Bob Leavy's historical research revealed some information on the construction of the "1910" dam, which was purchased and rebuilt by the Rust Pond Association in 1950. Its construction was required after the partial failure of the earlier dam.
The following article from the January 22, 1910 issue of the Granite State News (GSN) describes the incident:
"Saturday afternoon last our village was threatened for a spell with serious consequences, especially in the lower portions of the village, caused by the water from Rust Pond, some thirty feet above the village, finding an outlet under the dam, washing out some 12 feet, and rushing in torrents into the village. By the prompt action of Willie Tucker and a crew of men, dumping bales of waste, and working all night, drawing sand and excelsior, the damage was avoided Sunday afternoon. It is estimated that the cost will amount to $2,500 to check the flow of water. The cause is considered to be muskrats, working under the mud-sill of the dam."
The fact that the dam failure was due to muskrat burrowing, suggests that it was, at least in part, an earthen structure. The anticipated expenditure of $2,500 (in 1910) to control the flow of water, shows that substantial construction was planned. It appears that the owner, South Wolfeboro Woolen Mills, decided to build an industrial dam with an upper gate house and lower penstock, to supply water to their mills and other manufacturing businesses along Mink Brook. The new Bowers "History of Wolfeboro" cites various GSN articles indicating persistent low-water conditions in Rust Pond and other local water bodies around the turn of the century. I believe that these conditions, which required manufacturers to use more expensive steam or electric power to run their factories, led the Woolen Mills to increase the capacity of Rust Pond by constructing a higher dam. This is the structure which the RPA purchased in 1950.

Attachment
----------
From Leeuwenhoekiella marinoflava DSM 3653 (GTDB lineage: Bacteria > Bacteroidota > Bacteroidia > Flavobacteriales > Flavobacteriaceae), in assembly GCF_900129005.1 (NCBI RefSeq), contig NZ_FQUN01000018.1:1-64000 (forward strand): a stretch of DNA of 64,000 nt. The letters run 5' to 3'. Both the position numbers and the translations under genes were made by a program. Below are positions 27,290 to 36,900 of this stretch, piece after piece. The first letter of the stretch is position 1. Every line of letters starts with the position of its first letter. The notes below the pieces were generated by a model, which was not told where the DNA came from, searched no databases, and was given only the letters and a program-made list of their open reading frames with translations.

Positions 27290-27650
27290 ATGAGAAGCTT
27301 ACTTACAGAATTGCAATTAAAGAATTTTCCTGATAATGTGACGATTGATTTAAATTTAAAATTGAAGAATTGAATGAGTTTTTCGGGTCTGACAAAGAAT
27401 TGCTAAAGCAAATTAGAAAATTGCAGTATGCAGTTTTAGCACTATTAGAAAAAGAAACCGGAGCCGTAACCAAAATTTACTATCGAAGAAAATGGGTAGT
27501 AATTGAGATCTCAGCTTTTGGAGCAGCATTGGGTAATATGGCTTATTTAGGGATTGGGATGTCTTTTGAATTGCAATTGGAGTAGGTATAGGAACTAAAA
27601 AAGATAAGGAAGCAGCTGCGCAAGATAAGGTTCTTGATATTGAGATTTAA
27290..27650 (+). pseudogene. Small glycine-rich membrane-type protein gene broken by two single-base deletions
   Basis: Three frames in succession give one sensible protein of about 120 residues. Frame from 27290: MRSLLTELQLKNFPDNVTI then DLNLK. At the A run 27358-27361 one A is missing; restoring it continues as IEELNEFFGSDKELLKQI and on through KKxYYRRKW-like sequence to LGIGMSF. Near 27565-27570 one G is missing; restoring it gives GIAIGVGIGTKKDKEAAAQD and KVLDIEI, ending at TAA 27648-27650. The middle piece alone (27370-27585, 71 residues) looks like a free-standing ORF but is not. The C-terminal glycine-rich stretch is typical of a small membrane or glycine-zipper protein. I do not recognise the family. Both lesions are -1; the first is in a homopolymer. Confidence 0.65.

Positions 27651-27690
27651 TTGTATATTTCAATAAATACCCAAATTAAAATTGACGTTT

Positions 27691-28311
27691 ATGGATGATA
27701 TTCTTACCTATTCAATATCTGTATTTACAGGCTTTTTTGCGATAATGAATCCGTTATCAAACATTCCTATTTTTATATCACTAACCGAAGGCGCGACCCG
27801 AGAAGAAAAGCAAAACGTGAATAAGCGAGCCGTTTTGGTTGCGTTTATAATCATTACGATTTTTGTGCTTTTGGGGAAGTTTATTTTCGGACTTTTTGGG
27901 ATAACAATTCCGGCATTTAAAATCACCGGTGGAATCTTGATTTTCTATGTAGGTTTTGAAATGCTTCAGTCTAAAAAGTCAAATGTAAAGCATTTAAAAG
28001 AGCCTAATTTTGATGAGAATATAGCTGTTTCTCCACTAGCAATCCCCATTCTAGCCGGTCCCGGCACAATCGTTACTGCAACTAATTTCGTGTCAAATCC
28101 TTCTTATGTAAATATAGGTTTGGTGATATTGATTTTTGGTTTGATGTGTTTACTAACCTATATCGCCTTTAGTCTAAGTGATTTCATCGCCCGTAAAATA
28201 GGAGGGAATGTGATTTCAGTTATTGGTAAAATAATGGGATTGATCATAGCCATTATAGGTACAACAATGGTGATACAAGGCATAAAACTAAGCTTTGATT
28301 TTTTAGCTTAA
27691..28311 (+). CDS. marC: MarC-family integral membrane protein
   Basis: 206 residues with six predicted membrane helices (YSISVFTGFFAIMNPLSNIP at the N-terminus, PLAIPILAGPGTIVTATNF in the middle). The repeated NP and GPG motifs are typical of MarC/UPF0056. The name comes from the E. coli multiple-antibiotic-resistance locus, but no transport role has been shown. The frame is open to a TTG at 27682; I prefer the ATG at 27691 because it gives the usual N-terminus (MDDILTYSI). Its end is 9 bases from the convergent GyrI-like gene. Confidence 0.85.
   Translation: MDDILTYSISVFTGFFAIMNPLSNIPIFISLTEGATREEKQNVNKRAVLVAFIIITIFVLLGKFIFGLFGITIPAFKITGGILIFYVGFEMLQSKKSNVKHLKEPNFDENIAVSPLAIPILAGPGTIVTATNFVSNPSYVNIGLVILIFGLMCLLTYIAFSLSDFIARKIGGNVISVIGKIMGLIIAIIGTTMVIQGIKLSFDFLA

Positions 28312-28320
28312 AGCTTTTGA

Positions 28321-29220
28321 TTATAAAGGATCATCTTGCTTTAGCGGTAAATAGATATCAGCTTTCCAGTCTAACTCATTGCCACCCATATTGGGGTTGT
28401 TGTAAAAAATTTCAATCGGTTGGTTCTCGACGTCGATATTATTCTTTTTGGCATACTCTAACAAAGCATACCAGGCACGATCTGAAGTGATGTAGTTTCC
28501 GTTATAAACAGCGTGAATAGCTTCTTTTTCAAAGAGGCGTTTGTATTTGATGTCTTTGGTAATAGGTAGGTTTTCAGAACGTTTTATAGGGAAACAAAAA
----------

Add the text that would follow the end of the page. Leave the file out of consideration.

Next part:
Immediately after purchasing the dam, the Association paid Fred E. Varney $2000 to reconstruct the 1910 dam in accordance with plans developed by NH Water Resources Board (now NHDES Water Division). The reconstruction effectively changed the structure from an industrial "mill dam" focused on pond water capacity to a flashboard- controlled "recreational dam" focused on pond water level. Mill dams are dynamic in that the water level is quite variable depending on the amount of water used by the factories. Recreational dams, on the other hand, are more static with the water level normally held in a narrow range by periodic adjustment of the number of flashboards or "stop logs."